Borderline Personality Disorder & False Accusations in Military Sexual Assault Cases
Rule 612. Writing used to refresh memory
If a witness uses writing to refresh his or her memory for the purpose of testifying, either
(1) while testifying, or
(2) before testifying, if the military judge determines it is necessary for the interests of justice, an adverse party is entitled to have the writing produced at the hearing, to inspect it, to cross-examine the witness thereon, and to introduce in evidence those portions which relate to the testimony of the witness. If it is claimed that the writing contains privileged information or matters not related to the subject matter of the testimony, the military judge shall examine the writing in camera, excise any privileged information or portions not so related, and order delivery of the remainder to the party entitled thereto. Any portion withheld over objections shall be attached to the record of trial as an appellate exhibit. If writing is not produced or delivered pursuant to order under this rule, the military judge shall make any order justice requires, except that when the prosecution elects not to comply, the order shall be one striking the testimony or, if in the discretion of the military judge it is determined that the interests of justice so required, declaring a mistrial. This rule does not preclude disclosure of information required to be disclosed under other provisions of these rules or this Manual.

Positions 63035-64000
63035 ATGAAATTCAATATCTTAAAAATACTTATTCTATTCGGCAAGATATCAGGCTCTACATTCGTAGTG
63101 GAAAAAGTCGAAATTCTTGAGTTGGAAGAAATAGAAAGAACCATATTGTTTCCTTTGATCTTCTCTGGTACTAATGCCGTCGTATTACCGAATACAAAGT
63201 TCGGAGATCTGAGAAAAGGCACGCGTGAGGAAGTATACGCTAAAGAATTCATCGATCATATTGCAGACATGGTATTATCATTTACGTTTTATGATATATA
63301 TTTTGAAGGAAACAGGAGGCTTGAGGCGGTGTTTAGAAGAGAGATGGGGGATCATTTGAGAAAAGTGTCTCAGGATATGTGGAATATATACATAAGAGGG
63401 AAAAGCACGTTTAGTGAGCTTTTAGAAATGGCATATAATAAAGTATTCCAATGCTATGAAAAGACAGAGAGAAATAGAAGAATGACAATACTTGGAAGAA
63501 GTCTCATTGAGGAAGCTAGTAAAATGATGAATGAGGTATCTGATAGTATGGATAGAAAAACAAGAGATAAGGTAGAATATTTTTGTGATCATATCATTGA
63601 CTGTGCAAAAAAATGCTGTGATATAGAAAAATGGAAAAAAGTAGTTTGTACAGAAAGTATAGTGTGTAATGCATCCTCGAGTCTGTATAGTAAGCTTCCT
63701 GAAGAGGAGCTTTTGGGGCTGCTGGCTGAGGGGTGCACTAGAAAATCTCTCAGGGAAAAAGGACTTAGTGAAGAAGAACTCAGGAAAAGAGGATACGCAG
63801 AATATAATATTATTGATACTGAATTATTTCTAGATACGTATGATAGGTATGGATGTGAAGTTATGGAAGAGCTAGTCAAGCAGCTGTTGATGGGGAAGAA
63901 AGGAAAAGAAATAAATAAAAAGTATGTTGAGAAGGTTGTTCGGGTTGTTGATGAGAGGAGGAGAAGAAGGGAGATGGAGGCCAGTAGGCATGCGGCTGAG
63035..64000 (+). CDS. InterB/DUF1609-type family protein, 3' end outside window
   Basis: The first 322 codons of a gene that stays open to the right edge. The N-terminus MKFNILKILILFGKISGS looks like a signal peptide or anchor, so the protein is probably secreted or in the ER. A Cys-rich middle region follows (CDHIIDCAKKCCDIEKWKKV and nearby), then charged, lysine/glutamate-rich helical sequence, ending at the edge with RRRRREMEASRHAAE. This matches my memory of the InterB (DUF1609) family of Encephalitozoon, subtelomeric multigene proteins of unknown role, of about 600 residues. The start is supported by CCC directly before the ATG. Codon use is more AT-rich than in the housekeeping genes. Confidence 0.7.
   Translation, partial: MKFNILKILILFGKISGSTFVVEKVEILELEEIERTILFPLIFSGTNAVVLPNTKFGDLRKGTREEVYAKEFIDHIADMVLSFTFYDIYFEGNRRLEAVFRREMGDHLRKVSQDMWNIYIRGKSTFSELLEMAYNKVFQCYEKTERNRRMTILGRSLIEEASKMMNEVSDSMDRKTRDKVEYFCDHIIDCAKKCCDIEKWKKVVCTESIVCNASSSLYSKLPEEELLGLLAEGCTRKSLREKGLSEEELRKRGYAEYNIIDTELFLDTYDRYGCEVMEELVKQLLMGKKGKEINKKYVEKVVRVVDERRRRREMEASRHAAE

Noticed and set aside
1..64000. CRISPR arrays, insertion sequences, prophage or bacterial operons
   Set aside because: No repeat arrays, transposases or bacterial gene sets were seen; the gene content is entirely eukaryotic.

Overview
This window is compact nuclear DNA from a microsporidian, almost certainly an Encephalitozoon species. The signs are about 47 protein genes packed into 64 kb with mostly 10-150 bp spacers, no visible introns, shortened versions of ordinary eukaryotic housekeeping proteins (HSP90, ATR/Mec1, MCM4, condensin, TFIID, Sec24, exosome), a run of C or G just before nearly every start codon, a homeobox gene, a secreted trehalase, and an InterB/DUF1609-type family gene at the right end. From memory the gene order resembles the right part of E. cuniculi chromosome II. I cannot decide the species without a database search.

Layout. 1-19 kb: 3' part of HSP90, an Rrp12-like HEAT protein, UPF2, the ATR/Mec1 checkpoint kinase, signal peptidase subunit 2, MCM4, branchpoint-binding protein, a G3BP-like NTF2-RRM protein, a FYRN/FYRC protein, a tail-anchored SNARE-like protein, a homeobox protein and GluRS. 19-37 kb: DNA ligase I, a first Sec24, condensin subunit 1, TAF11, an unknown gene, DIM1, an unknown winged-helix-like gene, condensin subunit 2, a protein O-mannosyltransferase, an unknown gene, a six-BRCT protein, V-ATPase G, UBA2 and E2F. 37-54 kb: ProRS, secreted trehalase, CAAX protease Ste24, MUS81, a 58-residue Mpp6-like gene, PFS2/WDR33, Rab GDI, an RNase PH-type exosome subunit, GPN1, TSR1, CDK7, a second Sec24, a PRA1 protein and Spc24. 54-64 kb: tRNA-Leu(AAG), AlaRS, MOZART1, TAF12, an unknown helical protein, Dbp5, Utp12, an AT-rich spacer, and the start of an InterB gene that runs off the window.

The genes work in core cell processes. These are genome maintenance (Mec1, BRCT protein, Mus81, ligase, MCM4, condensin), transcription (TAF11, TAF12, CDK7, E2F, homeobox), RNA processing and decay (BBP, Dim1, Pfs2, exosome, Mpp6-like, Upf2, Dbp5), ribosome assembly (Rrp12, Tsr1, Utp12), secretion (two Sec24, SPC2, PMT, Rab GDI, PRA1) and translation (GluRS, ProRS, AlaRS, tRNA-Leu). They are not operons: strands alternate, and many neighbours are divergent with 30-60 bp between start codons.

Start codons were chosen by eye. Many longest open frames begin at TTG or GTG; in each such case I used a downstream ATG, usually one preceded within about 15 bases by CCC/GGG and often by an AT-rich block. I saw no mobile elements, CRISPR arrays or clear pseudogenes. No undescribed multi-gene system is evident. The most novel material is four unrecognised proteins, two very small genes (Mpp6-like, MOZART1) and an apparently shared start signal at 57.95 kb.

This is NOT Rule 803(5), the recorded recollection hearsay exception.
Foundation and Procedure. Show the memory of the witness has failed; show there are some means available that will refresh the recollection of the witness; have the witness read/examine the refreshing document silently; recover the refreshing document; proceed with questioning; make the refreshing document an appellate exhibit and append it to the record of trial; protect privileged matters contained in the writing; nothing is read into the record. Refreshing documents need not be admissible; and opposing counsel may inspect the writing, use it in cross-examination, and introduce it into evidence.